YACHT – Shangri-La (DFA)
by Princess Stomper
I doubt I’ll ever meet a die-hard YACHT fan. They probably don’t exist – they’re just not the sort of band I can imagine anyone getting terribly worked up over. They’re pretty unlikely to make any best-of-the-year lists, and I’d be pretty surprised if they ended up playing arena tours. There just isn’t anything amazing about Shangri-La.
Then again, not every band has to be amazing. It’s great when you hear a record and think that it’s going to change the world; that music will never be the same again. It’s an incredible feeling when a song makes you want to scream your love for it from the rooftops, or inspires you to form a band or start a blog or even just buy the T-shirt. There aren’t any songs like that on Shangri-La, but there doesn’t have to be: it would be exhausting if every record you heard made you feel that way.
It’s not bland, either. At least not in the dull-as-ditchwater American Apparel music that’s so popular with post-ironic bored teens these days.
These songs are catchy, hummable, fairly memorable and certainly get the toes a-tapping. It’s mostly 80s, a little bit 90s, and just enough modern effects to let us know they do really know what decade we’re in. It’s as breezy and inoffensive as Air and as dancefloor-friendly as Daft Punk: I had to look them up to check they weren’t French.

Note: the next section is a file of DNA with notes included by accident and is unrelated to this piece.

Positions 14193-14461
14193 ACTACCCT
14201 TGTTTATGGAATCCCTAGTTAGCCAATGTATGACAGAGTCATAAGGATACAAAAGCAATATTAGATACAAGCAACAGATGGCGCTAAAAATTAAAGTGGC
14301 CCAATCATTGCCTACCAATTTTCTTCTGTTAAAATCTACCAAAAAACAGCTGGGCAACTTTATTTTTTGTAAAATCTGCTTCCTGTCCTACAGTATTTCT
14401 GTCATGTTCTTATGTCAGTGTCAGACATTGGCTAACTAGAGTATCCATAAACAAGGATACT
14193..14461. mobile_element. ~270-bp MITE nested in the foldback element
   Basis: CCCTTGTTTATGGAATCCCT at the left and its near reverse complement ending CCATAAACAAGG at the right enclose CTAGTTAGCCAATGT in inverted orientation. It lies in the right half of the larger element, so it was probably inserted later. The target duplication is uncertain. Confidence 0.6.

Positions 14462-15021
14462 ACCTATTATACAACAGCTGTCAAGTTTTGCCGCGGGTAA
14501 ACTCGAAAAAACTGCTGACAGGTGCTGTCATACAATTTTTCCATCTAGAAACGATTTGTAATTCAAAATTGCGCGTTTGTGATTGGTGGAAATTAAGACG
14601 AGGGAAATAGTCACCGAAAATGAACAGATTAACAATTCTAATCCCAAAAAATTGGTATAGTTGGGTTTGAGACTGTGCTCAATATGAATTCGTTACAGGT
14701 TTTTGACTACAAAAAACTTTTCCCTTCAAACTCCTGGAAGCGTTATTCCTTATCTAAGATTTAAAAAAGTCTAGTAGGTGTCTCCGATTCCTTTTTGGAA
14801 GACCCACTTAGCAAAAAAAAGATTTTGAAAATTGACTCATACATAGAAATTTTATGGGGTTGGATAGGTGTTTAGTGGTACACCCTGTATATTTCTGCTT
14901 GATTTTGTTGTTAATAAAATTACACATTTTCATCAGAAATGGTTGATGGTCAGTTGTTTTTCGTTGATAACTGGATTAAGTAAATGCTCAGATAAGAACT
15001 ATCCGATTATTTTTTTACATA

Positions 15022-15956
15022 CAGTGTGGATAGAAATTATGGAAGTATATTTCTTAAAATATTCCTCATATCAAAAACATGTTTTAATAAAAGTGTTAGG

These Young Americans Challenging High Technology (YACHT) fuse the dirty disco of Electric Six with the energy of Republica – and the vocals are frequently as horrible, but as with that band, it doesn’t really matter. They don’t have to be perfect, they just have to do.
‘Paradise Engineering’ is designed for student parties and late-night car rides. A lot of people will quite like this song and never quite remember who sang it, but find themselves shouting along off-key each time it comes on that overworked car stereo.
‘Tripped And Fell In Love’ is the song that some 17-year-old girl will dance to with merry abandon after too many alcopops at the local indie nightclub, working up the courage to go over to the boy she likes and steal a kiss. They’ll make out on the dancefloor and she’ll be hoping to God that he’ll ask for her number.
They’ll make a point of dancing to this each time they go out, until summer 2011 is over and they’ve broken up and the DJ doesn’t play it any more, and she never did find out what it was called.
Then, in 20 years, she’ll hear this on some old mix-tape or compilation, and squeal, “I remember this song!”
She’ll close her eyes